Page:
There is an element of trial and error – of knocking on doors and seeing which ones open VS which ones stay shut – to connecting with a politician. Still! There are some ways to pare down every possible decision maker to those most likely to care. Doing this comes down to asking yourself two questions.

    First, who are my representatives? If a politician isn’t answerable to you, they won’t listen quite as closely. Make sure you’re talking to the right representative: that could be a Minister, or the member of Parliament that represents the ares where you live or work

    And second, who is interested? Parliaments in Europe divide themselves into committees that examine specific issues. When it comes to vaping, this is usually the health committee, so you are more likely to find interest there.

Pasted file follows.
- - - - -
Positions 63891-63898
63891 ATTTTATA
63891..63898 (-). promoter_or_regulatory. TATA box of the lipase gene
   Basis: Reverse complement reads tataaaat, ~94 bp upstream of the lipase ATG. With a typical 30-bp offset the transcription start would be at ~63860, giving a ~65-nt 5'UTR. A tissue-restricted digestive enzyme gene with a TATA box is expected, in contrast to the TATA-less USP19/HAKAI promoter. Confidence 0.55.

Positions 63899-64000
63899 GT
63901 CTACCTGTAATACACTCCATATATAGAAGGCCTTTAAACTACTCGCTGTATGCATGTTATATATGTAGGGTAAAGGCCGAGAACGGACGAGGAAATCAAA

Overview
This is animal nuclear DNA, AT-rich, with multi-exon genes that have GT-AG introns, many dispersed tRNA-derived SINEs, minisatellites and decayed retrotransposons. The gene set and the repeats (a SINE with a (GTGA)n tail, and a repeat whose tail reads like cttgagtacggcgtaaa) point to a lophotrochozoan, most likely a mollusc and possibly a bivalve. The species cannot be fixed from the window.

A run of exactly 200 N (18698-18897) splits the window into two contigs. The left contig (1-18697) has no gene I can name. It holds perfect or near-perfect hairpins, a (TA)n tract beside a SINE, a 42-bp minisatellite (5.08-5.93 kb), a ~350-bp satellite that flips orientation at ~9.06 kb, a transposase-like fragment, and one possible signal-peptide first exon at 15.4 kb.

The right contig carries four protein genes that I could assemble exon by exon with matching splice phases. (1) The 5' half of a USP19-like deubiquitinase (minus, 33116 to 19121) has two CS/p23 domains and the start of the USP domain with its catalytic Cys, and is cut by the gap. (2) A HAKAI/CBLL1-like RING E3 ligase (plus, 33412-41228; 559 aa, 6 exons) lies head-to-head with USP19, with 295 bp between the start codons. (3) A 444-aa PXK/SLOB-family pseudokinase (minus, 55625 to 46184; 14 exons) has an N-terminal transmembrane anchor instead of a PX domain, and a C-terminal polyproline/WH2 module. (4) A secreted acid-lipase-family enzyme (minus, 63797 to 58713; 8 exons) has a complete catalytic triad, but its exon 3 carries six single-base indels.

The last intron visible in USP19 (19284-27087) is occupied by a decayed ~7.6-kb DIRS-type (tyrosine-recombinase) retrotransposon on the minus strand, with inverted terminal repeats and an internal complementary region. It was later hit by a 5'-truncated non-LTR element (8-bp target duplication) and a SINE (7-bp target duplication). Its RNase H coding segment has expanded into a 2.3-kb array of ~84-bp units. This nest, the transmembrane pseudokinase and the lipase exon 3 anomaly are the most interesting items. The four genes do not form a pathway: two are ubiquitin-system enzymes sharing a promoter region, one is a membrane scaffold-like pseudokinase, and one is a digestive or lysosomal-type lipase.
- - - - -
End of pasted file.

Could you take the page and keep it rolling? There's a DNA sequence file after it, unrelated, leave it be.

The vaping community is a great place to ask some of these questions. The hivemind may even have compelling information about your representatives, like what motivates individual decision makers in your area of concern.

    Advocacy dominoes: We spoke to a community advocate in the UK  who used a meeting with his local MP to successfully ask him to write to the Department of Health. The take-away here: if you build a rapport with one MEP, that relationship can be a portal to connecting with  their colleagues.

    Choose an approach that suits your character

    Some have the gift of the gab and are confident picking up the phone. But the safest approach, especially if it’s the first time you have done this or you are nervous, is writing and email. This gives you time and space to draft and edit what you want to say. This is useful because, as we will cover in part two, there are skills along the lines of diplomacy and simplicity that boost the art of politician whispering.